FCO’s ‘Global Britain’ slogan lacks substance, warn MPs

MPs call for submissions on the Foreign Office’s capability to lead revamped foreign policy following Brexit as inquiry continues

Photo: PA

By John Johnston

12 Mar 2018

The Foreign and Commonwealth Office's post-Brexit 'Global Britain' slogan looks like a “superficial branding exercise” and needs to be more precisely defined, a group of influential MPs has warned.

The ‘Global Britain' strategy lacks substance, resources or clear priorities, a report from the Foreign Affairs Committee concluded.

The report added that the aims of the phrase have not been precisely defined by the FCO, and that during evidence sessions government ministers had been unable to set out what the policy meant.


Failure to clarify the position could be damaging to the UK's ability to influence world affairs after Brexit, according to MPs, who issued the report as part of an ongoing inquiry into Britain’s post-Brexit foreign policy.

"If Global Britain comes to be perceived as a superficial branding exercise, it risks undermining UK interests by damaging our reputation overseas and eroding support for a global outlook here at home," it read.

"For the UK to demonstrate genuine global leadership, its foreign policy requires coherent strategic direction, supported by adequate resources."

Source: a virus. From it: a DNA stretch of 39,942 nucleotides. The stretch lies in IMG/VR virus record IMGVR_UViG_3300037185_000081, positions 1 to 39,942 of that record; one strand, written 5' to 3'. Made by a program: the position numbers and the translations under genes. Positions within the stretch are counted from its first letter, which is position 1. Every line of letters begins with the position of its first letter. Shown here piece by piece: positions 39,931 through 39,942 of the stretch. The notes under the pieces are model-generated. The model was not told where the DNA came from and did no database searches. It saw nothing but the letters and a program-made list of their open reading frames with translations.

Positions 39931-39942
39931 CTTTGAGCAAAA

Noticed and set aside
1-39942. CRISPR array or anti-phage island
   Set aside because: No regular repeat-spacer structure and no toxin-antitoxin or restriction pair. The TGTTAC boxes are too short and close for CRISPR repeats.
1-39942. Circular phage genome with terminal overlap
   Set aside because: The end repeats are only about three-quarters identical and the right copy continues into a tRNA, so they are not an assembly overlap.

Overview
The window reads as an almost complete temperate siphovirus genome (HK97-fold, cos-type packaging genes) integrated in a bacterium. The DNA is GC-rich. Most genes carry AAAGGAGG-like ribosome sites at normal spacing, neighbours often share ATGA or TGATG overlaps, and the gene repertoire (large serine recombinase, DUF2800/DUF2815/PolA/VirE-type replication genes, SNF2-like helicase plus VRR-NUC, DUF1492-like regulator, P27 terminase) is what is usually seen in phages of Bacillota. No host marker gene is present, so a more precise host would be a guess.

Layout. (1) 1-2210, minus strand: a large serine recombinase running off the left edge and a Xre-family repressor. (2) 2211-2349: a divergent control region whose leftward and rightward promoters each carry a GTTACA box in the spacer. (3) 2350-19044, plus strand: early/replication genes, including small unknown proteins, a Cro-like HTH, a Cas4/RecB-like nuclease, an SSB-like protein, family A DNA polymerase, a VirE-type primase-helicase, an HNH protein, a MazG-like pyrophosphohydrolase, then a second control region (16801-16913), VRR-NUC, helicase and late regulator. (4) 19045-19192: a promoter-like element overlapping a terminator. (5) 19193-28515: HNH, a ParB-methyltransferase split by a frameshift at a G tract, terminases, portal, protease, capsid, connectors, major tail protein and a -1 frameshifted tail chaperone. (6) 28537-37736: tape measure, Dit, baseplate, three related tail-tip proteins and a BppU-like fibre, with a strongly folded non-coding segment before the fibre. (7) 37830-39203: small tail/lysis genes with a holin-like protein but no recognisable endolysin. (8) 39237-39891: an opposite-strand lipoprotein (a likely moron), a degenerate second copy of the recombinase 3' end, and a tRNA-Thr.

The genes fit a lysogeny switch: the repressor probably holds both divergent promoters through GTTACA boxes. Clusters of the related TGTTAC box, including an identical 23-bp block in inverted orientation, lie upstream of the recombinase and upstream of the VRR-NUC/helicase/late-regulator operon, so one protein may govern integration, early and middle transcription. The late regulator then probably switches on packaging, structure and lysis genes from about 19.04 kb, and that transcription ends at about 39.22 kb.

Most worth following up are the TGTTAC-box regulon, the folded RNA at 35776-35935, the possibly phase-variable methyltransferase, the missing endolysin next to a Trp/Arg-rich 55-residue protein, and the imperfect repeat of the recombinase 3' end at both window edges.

Committee chair Tom Tugendhat urged the prime minister to further explain the intention of the strategy in a keynote speech in the House of Commons.

“The committee agrees that the time is right to take stock of the UK’s place in the world," he said.

"As we prepare to leave the EU, it is vital that we set out our stall. But to demonstrate global leadership, we need a clear statement of objectives and priorities and a commitment to the sufficient resources to achieve them."

He added: “The UK is a global player, but a slogan is not a policy and the country needs a clear strategy to shape our actions or we risk damaging our reputation overseas and eroding support for a global outlook at home.

"Ministers need to show that the idea of ‘Global Britain’ means more than a continuation of the FCO’s current activities and is instead a targeted, resourced plan. In the meantime, the committee will continue to pursue aspects of Global Britain through a series of inquiries.”

According to the report, the FCO had undertaken a specific assessment of the government’s ability to deliver on the Global Britain pledge as part of the National Security Capability Review. This was completed by a cross-government team of officials, and the department said ‘Global Britain’ is shorthand for the government’s determination to continue to be a successful global foreign policy player, and to resist any sense that Britain will be less engaged in the world in the next few years.

The committee also announced it would undertake a further stage of its inquiry to consider what would be needed to make Global Britain a credible strategy, and to determine what metrics against which the success of Global Britain can be assessed, and whether the approach differs from previous approaches to UK foreign policy.

The committee is also seeking written evidence, by 16 April, on the capacity of FCO and other relevant government departments to deliver upon Global Britain. ​

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